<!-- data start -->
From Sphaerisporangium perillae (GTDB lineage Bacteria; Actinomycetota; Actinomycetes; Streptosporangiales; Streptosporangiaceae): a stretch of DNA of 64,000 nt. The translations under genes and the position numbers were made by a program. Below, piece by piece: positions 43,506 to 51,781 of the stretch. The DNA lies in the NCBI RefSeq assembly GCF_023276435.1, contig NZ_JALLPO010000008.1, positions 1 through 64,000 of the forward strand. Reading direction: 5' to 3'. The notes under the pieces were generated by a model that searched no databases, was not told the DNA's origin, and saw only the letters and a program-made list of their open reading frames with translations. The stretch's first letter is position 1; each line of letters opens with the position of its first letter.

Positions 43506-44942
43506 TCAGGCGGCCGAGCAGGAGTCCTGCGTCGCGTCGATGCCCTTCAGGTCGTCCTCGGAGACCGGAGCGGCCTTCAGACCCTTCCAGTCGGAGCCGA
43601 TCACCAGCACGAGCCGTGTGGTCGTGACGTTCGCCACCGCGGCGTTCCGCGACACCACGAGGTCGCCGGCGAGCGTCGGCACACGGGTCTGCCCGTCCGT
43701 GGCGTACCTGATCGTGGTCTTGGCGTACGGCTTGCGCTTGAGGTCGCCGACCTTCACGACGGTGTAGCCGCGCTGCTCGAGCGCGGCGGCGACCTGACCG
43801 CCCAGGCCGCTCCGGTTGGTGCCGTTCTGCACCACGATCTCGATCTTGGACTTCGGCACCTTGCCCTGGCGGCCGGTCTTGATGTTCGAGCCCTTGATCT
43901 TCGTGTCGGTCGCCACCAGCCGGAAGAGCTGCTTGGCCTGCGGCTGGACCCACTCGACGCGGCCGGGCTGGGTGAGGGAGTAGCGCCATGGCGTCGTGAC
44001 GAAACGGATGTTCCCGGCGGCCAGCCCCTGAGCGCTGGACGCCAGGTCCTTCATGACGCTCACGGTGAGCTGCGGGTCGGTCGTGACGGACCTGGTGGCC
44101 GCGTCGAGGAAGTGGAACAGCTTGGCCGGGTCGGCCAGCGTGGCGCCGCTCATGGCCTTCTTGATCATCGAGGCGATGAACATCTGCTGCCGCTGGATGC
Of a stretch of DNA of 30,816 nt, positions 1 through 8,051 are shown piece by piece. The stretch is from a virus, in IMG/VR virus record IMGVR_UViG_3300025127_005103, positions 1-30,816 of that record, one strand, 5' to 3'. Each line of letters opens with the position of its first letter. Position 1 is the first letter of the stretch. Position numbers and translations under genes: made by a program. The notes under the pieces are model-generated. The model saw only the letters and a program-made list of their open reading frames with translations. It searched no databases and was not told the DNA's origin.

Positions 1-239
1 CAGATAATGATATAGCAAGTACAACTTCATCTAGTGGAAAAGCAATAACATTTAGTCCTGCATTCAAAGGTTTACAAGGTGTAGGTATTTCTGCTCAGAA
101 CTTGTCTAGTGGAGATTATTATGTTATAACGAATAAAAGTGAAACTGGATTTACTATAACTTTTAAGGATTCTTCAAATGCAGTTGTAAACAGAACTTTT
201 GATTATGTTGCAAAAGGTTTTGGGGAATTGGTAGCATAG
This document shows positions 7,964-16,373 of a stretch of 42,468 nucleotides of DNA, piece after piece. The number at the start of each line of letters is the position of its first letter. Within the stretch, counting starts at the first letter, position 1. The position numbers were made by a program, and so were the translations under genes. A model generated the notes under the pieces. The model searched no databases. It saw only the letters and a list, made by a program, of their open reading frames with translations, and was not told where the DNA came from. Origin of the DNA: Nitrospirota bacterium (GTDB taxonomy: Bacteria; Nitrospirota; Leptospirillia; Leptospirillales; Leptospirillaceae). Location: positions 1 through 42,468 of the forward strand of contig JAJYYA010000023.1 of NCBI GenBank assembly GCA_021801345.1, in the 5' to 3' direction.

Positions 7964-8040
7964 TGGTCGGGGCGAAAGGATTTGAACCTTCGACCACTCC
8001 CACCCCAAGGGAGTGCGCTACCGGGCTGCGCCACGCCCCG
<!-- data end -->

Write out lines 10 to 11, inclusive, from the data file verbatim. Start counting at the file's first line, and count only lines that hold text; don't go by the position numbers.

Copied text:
Of a stretch of DNA of 30,816 nt, positions 1 through 8,051 are shown piece by piece. The stretch is from a virus, in IMG/VR virus record IMGVR_UViG_3300025127_005103, positions 1-30,816 of that record, one strand, 5' to 3'. Each line of letters opens with the position of its first letter. Position 1 is the first letter of the stretch. Position numbers and translations under genes: made by a program. The notes under the pieces are model-generated. The model saw only the letters and a program-made list of their open reading frames with translations. It searched no databases and was not told the DNA's origin.

Positions 1-239